More data shows groundwater pollution from fracking
Summit County Citizens Voice
October 9, 2012
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SUMMIT COUNTY — There’s more evidence suggesting that fracking in Wyoming is polluting groundwater near the town of Pavilion, as U.S. Geological Survey water quality sampling appears to show similar results as an earlier EPA study.
The 2011 EPA sampling was one of the first to document hydrocarbons consistent with fracking fluid chemicals in drinking water wells and monitoring wells located near natural gas wells.
The latest USGS study was conducted specifically to check EPA’s results, even as the the oil and gas industry continue to question the results. Environmental advocates accuse the industry of protecting their economic interests at the expense of public health and safety.
To try and interpret the raw sampling data, the Sierra Club, Earthworks, and the Natural Resources Defense Council worked with a hydrologist and independent expert. Dr. Tom Myers found that the USGS data support EPA’s initial findings.
“Dr. Myers’ analysis shows that the USGS upholds EPA’s preliminary conclusion that hydraulic fracturing contaminated Pavillion-area groundwater,” said Bruce Baizel, Earthworks’ Oil & Gas Accountability Project senior staff attorney. “It’s long past time for states and industry to stop denying oil and gas development’s environmental problems, and start working on fixing them.”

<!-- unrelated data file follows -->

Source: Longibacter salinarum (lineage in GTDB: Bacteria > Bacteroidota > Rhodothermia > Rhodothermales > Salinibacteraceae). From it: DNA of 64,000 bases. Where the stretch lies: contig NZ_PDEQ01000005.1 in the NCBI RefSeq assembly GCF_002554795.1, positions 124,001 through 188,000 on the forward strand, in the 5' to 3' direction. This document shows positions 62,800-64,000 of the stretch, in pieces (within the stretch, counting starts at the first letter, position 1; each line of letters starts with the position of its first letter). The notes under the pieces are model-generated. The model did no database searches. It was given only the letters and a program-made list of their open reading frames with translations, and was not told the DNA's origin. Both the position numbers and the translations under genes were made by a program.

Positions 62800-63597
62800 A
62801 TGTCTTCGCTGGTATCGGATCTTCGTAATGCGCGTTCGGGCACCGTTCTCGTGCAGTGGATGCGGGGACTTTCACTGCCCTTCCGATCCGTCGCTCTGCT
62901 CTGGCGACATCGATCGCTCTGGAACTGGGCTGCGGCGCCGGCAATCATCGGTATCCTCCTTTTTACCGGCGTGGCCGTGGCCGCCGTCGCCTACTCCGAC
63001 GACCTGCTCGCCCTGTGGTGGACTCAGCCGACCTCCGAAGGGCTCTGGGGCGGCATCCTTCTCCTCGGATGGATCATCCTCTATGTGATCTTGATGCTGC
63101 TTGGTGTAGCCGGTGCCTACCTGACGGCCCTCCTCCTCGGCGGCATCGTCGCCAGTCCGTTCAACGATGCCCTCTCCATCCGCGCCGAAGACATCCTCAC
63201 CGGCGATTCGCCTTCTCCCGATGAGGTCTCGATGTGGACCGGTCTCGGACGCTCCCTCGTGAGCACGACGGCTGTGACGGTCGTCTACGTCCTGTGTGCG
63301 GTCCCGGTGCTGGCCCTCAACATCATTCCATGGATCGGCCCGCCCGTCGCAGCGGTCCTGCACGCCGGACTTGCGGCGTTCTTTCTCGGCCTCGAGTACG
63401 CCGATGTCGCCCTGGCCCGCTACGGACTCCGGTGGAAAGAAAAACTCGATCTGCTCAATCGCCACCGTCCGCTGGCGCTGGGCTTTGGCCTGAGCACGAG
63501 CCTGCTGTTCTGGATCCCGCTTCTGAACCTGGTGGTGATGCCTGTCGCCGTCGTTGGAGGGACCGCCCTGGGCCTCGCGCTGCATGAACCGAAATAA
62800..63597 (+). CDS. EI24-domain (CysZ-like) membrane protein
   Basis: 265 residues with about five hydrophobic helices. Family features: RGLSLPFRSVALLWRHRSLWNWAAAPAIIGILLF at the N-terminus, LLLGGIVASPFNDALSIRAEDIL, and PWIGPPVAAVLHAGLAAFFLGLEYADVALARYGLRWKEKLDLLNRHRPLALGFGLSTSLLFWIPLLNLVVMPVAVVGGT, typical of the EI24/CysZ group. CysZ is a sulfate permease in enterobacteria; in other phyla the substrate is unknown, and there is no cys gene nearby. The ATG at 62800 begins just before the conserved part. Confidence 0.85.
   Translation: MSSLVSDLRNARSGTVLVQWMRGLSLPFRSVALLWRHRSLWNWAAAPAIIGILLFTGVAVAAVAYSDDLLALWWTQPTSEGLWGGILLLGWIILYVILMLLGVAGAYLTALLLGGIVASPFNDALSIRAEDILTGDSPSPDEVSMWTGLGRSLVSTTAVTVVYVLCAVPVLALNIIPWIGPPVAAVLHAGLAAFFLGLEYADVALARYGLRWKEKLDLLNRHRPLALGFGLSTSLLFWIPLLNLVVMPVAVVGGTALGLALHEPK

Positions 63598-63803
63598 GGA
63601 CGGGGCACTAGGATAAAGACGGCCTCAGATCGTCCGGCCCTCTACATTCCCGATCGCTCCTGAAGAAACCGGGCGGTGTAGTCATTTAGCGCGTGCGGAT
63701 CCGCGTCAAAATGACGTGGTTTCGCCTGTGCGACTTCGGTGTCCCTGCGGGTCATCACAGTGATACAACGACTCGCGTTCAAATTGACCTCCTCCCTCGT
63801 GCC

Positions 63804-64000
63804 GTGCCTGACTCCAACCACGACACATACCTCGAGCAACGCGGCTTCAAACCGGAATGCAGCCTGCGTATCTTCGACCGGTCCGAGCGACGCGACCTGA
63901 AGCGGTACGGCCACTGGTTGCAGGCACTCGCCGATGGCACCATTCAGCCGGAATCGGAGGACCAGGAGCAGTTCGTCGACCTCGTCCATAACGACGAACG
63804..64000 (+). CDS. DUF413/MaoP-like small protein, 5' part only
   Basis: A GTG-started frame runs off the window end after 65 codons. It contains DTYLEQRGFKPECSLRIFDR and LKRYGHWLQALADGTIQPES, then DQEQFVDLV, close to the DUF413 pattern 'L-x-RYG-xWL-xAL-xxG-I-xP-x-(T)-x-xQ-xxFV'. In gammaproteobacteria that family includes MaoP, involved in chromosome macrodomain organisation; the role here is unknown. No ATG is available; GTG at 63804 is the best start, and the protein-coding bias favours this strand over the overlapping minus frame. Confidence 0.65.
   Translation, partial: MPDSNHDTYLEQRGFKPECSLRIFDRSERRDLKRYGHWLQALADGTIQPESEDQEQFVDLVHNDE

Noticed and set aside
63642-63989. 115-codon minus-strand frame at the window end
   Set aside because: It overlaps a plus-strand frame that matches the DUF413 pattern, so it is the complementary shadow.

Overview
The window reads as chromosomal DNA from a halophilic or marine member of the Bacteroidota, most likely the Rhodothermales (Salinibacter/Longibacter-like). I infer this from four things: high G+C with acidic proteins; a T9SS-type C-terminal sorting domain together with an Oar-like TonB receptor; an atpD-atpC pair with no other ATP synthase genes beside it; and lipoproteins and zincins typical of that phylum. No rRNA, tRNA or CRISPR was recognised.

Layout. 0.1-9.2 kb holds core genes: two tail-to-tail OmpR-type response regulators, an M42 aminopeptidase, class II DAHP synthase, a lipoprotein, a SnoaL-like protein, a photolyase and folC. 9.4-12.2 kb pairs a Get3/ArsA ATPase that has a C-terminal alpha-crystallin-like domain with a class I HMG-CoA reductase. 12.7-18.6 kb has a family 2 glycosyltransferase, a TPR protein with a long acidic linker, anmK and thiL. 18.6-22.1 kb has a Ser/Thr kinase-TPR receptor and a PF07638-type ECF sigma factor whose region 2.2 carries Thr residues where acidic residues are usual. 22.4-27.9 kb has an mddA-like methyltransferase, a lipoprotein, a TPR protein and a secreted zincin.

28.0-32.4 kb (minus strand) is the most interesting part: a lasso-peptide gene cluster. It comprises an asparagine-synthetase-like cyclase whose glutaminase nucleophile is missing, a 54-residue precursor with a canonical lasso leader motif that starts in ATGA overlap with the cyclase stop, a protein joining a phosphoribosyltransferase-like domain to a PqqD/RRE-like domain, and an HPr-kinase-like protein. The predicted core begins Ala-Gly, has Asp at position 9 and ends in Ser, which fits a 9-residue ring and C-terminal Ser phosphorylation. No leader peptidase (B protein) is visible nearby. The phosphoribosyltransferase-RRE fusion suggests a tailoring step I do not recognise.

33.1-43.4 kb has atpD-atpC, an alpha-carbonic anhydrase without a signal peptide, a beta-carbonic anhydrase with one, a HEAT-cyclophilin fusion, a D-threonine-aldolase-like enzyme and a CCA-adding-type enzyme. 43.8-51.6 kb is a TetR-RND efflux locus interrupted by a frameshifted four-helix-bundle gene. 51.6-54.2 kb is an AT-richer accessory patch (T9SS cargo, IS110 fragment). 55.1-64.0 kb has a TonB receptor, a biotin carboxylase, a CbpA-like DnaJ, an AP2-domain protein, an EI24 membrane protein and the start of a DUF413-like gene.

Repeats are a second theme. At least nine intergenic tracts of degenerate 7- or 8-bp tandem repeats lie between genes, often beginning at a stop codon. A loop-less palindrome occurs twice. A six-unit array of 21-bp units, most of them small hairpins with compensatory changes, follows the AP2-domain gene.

The USGS report found that thermogenic gas, which very likely comes from fracked deep shale formations, continues to increase in a monitoring well. This evidence strongly suggests that as a result of fracking, gas is seeping into Pavillion’s water.
A range of chemicals associated with the fracking process also continue to appear in the monitoring well, showing that hazardous pollution is spreading towards the surface. This new information supports EPA’s hypothesis that natural gas drilling activities, including fracking, have contaminated the Wind River aquifer near Pavillion.
“The Sierra Club is concerned by the U.S. Geological Survey’s important conclusions, which further underline EPA’s report that fracking has contaminated Pavillion’s water,” said Deb Nardone, Sierra Club Beyond Natural Gas campaign director. “This report raises the alarm on the public health threats posed by dirty and dangerous fracking and the need to rein in a oil and gas industry that remains unchecked and unaccountable for their toxic pollution.”
“This reinforces EPA’s findings – and the concerns of Americans in communities across the country – that dangerous fracking practices are putting our drinking water and health at risk,” said NRDC senior policy analyst Amy Mall. “That’s why it’s critical that EPA thoroughly investigate reports of fracking water contamination concerns. It’s essential that we protect Americans from a repeat of what we are seeing in Wyoming.”